Between my summer and fall semesters of culinary school, there were three weeks off. Two of those weeks I spent in front of my computer, finishing the writing of my next book, “Unique Eats and Eateries of Savannah,” (I’m happy to report I met my deadline and the book is headed into the production phase — stay tuned!) and the last week, which coincided with our eighth wedding anniversary, was spent celebrating on vacation down in Key West. We fully believe in working hard and playing harder. It was my first time to visit the Keys, and we drove, spending the night in Miami on the way down to break up the trip.
On our way, we stopped over for lunch in Titusville, home of the Space Coast, at a historic restaurant known as Dixie Crossroads Seafood Restaurant. It was there I discovered their famous rock shrimp.
Sourced off the deep waters of Port Canaveral, they taste like a cross between a lobster and a shrimp. The shell, a light pink hue, is even lobster-like, and they are served split down the middle for easy peeling. I got them seasoned with Old Bay, and just as lobster does, the shrimp came with clarified butter, an easy process that refers to removing the water and milk solids from whole butter, creating a more concentrated, rich flavor and higher smoke point.
It was the most intriguing and interesting shrimp I’d ever eaten, full of Some Kinda Good flavor. As the story goes, shrimpers would throw the rock shrimp back, but one day, there was a lady who decided to try the shrimp. She discovered their delicious sweet flavor and invented a patented machine, developed for the specific purpose of splitting their shells, so she could easily serve them in the restaurant.
As it turns out, that may have been the best decision she ever made. If you visit Titusville, Florida, be sure to eat at Dixie Crossroads and try the rock shrimp. I’m still thinking about them!
The water in Key West was absolutely beautiful, various shades of aqua and teal as far as the eye could see. The part of vacation I enjoyed most was sitting on my balcony overlooking the ocean. Each morning I sipped my coffee out there and in the early afternoons I enjoyed reading my book, listening to the lapping ocean waves and feeling the sea breeze.
I caught a few cat naps in the chaise lounge too. There was a tall palm tree right next to our balcony, and one morning, my husband, Kurt, caught a glimpse of something in the tree. Upon a closer look, we couldn’t believe our eyes — there was a 3-foot iguana with a black and green striped tail camouflaged in the branches of the palm tree. He was straddling a long palm branch, feet dangling off the edges, as if to sunbathe. It was the coolest and cutest thing. He hung out with us for at least two days, and I was sad to see him go. Between the iguanas and the roosters, the wildlife in Key West gave the city so much personality.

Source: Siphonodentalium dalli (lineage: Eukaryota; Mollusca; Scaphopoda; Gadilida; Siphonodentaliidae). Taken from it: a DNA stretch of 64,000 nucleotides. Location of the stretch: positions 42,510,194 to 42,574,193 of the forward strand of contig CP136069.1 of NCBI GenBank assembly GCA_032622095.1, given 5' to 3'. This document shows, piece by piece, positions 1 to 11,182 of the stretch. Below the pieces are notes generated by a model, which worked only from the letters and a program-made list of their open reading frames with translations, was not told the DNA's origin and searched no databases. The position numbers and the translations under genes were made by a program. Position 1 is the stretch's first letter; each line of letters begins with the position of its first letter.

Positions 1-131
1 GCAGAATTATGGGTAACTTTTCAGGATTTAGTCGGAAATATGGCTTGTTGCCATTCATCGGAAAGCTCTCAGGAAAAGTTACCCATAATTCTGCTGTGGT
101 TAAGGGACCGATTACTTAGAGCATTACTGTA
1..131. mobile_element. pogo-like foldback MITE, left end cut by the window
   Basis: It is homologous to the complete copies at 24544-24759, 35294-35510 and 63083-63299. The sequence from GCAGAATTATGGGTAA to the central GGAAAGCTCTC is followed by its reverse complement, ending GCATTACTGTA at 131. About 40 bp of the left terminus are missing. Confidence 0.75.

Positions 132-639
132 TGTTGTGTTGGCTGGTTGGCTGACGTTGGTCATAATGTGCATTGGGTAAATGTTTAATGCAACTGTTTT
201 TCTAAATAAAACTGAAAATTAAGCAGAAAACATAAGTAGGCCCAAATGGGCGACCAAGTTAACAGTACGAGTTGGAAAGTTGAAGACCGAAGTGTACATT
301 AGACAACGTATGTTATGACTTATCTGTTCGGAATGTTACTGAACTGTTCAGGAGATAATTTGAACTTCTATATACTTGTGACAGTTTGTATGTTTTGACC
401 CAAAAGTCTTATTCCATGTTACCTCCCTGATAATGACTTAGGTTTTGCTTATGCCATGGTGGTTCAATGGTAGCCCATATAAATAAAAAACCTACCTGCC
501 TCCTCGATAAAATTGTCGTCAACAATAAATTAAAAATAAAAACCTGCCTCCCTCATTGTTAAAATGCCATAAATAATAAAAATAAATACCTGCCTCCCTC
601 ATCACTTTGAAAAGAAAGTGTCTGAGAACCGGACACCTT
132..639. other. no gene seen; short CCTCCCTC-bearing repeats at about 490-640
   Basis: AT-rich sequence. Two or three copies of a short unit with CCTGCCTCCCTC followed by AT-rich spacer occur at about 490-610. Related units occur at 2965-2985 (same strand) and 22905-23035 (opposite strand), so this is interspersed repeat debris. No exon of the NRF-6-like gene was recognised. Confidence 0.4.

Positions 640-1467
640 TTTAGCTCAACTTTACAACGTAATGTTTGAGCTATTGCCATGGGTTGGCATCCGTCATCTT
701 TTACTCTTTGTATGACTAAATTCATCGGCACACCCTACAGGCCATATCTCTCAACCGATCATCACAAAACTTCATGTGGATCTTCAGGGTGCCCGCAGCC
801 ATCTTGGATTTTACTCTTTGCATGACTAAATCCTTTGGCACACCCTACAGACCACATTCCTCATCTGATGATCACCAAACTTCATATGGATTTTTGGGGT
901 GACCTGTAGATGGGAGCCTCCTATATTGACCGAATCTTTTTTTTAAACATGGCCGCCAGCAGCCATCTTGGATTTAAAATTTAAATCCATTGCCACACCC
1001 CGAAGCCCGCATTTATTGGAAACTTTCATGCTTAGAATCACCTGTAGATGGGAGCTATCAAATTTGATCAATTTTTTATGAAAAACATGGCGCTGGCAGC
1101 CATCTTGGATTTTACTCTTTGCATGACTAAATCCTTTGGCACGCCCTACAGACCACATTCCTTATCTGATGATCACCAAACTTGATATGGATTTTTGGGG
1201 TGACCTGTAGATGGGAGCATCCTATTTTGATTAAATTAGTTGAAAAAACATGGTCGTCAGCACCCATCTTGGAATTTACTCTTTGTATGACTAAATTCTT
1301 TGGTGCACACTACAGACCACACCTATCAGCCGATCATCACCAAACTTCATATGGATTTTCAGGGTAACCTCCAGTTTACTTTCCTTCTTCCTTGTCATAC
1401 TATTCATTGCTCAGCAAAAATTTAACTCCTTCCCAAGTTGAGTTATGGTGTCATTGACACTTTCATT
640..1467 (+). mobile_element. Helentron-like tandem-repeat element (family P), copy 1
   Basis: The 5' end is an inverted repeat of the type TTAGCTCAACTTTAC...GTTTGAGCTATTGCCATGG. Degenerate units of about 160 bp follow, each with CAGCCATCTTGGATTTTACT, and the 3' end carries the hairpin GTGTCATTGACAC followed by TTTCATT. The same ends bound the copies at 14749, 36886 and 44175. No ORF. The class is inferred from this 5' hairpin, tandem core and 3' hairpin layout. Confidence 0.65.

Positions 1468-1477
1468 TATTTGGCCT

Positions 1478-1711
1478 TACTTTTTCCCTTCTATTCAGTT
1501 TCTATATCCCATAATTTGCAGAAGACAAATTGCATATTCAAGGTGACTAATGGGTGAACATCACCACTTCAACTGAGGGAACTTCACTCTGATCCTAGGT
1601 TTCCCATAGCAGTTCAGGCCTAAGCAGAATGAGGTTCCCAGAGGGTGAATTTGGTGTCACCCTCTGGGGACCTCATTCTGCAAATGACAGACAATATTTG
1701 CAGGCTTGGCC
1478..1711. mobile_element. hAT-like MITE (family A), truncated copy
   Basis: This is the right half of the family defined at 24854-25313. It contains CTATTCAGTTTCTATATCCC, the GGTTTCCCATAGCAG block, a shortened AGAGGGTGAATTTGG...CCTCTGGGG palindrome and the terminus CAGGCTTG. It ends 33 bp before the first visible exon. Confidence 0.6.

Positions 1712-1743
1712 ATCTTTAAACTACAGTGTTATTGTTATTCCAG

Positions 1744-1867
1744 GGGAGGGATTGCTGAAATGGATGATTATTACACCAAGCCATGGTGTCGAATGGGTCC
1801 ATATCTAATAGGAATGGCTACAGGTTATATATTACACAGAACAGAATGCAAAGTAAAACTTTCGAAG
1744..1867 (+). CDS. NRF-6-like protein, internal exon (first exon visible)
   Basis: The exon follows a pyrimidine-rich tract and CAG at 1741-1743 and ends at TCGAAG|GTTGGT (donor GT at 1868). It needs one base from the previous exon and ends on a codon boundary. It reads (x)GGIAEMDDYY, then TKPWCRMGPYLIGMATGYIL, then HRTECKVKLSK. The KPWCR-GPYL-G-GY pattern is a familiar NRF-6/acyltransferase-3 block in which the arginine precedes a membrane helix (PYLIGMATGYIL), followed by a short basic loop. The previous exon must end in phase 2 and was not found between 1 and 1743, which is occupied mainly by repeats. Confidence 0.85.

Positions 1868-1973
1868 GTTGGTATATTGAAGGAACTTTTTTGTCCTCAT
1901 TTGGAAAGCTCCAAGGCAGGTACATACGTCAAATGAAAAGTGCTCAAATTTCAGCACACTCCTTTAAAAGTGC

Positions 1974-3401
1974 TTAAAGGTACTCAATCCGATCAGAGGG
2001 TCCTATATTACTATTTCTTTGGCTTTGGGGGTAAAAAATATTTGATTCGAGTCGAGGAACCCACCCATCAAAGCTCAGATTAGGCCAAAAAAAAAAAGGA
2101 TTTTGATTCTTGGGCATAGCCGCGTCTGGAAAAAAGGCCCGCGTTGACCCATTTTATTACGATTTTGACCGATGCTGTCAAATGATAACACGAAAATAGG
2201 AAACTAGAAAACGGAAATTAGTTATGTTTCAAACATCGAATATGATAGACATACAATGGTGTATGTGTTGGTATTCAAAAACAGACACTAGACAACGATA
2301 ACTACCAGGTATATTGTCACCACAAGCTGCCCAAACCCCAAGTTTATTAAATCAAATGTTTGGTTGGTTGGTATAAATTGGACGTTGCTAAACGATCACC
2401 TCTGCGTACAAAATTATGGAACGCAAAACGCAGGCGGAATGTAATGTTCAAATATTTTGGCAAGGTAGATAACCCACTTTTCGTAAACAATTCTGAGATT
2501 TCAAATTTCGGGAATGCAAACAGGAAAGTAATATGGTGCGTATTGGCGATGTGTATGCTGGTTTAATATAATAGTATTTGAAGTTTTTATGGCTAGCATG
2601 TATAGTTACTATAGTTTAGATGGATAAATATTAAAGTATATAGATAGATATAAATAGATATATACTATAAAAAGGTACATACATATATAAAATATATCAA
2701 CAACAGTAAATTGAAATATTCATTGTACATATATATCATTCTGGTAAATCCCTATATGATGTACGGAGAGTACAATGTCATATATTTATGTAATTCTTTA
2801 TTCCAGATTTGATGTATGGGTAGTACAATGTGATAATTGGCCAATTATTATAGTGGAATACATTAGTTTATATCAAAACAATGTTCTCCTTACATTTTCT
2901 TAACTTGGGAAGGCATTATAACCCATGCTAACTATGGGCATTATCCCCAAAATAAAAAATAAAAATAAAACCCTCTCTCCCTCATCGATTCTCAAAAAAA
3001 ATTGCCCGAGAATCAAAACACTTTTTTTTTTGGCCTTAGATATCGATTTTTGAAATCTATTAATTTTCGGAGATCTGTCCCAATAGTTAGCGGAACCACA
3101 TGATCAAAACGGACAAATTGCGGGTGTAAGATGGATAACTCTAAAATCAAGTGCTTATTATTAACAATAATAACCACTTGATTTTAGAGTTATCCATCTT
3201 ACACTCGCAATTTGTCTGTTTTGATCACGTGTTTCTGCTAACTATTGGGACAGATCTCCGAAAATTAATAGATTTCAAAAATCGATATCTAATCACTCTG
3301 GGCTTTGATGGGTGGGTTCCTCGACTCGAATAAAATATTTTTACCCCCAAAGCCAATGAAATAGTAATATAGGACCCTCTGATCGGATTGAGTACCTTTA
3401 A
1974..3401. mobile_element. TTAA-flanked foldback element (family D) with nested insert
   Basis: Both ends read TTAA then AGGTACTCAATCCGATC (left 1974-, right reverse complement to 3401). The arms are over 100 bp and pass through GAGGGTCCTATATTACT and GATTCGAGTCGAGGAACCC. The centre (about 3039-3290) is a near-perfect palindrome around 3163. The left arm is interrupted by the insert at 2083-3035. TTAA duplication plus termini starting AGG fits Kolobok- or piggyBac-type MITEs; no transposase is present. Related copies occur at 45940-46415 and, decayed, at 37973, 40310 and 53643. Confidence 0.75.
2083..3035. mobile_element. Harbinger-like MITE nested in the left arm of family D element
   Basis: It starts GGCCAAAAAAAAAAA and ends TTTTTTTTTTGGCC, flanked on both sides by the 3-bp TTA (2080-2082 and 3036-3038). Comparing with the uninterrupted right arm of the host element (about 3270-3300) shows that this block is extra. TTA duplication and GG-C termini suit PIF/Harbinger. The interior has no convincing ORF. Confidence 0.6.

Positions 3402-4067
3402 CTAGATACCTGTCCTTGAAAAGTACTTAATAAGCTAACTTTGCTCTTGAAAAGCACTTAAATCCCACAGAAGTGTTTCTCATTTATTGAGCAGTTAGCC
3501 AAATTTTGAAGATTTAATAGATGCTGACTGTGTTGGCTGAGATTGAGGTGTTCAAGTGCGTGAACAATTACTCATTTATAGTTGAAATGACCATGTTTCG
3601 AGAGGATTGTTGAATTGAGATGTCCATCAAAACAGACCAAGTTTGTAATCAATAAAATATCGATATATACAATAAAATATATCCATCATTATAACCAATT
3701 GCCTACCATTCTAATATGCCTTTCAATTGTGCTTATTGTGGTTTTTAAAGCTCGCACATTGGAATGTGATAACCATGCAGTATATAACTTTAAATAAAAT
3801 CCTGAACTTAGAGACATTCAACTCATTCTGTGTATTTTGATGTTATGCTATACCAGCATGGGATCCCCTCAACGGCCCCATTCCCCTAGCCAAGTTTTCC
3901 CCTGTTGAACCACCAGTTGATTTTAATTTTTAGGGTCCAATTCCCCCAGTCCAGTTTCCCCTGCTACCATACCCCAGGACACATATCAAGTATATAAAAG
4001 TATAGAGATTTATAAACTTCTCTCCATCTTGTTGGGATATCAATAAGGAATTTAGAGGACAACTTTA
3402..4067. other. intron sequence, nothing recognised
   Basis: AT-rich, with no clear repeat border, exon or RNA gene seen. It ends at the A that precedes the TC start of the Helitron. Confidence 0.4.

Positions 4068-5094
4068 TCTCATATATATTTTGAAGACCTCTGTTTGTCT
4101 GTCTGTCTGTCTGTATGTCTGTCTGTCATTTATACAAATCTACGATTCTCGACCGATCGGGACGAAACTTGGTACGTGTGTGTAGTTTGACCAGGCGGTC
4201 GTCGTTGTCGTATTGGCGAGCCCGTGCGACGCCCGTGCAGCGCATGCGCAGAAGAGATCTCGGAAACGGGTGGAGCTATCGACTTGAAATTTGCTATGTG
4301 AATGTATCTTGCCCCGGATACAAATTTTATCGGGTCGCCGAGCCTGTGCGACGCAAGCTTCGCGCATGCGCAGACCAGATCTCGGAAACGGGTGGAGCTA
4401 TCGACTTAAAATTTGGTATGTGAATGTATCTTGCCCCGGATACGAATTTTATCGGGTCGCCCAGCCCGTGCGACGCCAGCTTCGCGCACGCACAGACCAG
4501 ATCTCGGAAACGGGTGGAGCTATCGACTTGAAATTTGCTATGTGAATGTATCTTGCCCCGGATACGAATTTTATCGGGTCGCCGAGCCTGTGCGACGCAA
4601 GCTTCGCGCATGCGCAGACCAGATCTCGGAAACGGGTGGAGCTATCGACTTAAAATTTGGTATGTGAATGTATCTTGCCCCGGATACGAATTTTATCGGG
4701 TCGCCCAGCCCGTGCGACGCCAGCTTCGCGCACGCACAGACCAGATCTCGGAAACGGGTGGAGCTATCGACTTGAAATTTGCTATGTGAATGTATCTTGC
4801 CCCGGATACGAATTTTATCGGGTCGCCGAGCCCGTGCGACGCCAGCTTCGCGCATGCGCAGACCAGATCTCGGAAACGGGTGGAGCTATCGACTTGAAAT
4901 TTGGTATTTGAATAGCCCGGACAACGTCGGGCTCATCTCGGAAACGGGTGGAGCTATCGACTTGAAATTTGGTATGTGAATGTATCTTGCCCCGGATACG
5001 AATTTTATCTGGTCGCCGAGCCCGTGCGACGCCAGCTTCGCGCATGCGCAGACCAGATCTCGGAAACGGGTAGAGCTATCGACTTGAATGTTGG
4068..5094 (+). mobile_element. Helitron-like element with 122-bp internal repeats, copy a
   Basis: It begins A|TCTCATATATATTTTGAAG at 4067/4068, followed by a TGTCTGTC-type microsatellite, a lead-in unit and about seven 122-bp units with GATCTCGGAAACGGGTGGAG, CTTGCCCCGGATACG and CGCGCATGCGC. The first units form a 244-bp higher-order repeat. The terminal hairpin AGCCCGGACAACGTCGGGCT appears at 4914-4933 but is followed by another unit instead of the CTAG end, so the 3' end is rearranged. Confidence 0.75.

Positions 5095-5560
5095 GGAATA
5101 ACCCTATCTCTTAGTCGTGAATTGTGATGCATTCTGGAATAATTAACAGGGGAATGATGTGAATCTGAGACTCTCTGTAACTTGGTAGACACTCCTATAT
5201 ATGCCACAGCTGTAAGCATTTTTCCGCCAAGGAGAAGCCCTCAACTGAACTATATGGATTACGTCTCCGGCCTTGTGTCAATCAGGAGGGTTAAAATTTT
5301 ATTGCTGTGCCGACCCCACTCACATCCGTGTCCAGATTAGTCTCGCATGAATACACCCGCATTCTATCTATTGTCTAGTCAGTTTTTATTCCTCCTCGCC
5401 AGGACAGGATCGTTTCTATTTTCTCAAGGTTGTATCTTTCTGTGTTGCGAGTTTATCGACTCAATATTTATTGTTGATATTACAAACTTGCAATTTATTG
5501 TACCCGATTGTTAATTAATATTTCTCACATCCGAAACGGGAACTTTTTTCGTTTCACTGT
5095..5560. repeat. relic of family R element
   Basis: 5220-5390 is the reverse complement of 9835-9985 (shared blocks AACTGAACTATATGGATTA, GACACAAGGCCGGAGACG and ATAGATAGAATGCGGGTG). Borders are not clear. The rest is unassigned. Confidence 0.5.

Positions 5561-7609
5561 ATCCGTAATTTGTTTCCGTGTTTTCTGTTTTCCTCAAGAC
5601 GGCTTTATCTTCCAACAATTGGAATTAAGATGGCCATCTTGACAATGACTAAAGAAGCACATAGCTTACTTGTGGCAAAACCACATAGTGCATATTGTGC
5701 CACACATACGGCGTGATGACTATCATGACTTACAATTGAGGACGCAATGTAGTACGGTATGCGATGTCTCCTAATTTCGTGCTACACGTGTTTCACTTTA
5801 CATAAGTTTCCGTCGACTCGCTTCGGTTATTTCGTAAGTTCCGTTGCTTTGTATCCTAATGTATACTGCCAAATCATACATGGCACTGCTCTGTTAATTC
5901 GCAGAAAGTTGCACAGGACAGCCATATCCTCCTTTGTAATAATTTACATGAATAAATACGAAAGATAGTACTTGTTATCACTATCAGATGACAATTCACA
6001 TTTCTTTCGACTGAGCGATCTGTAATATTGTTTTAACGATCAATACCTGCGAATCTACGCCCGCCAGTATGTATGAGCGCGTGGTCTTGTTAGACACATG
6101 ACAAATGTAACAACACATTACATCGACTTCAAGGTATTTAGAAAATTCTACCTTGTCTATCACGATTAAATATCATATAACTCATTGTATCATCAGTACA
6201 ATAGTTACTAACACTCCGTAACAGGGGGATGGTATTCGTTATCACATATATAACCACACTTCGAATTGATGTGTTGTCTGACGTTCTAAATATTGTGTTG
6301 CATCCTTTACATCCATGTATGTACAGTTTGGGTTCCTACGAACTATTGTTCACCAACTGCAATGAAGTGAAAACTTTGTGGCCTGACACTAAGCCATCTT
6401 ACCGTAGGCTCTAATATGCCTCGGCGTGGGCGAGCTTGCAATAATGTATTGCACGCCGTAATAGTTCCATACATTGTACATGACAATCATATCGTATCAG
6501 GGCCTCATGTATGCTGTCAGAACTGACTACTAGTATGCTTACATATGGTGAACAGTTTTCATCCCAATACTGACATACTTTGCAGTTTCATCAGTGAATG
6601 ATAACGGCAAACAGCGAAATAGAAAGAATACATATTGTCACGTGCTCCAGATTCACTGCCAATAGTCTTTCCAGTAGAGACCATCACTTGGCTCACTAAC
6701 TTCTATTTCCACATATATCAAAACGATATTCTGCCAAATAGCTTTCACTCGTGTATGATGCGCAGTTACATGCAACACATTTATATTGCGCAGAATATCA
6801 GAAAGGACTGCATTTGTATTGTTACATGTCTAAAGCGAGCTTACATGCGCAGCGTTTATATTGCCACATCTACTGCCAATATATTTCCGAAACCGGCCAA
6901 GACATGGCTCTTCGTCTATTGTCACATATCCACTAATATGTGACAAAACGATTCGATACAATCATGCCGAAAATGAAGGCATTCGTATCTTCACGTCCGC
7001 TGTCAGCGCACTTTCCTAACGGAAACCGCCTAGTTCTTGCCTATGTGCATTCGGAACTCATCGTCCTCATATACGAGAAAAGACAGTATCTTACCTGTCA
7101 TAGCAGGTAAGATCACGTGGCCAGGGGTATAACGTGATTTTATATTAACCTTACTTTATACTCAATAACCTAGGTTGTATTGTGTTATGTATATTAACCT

We discovered many great places to eat while on vacation. When it came to the town’s most famous dessert, key lime pie, I loved seeing the creativity of so many of the restaurants. There were mile high meringue and chocolate dipped versions, slices served with fruit and thicker vs. thinner graham cracker crusts.
My favorite ended up being the classic, simple version with a buttery graham cracker crust. The most memorable meal for me though, had to be the lobster pizza at this fabulous little seaside cafe. I will dream of that lunch for a longtime.
Now, I’m back in culinary school completing my last semester. Classes come early, starting at 7 a.m. My internship will be my next feat. For the first time, I will be working in a professional restaurant kitchen in the back-of-house, preparing salads and plating desserts. Wish me luck.
Rebekah Faulk Lingenfelser is a private chef and the author of the best-selling memoir “Some Kinda Good.” Featured in Forbes, on Food Network and ABC, she writes about Southern, coastal cuisine, locally sourced and in season. Connect with her on social media by liking Some Kinda Good on Facebook, or follow @SKGFoodBlog on Instagram and Twitter. To learn more, visit RebekahLingenfelser.com.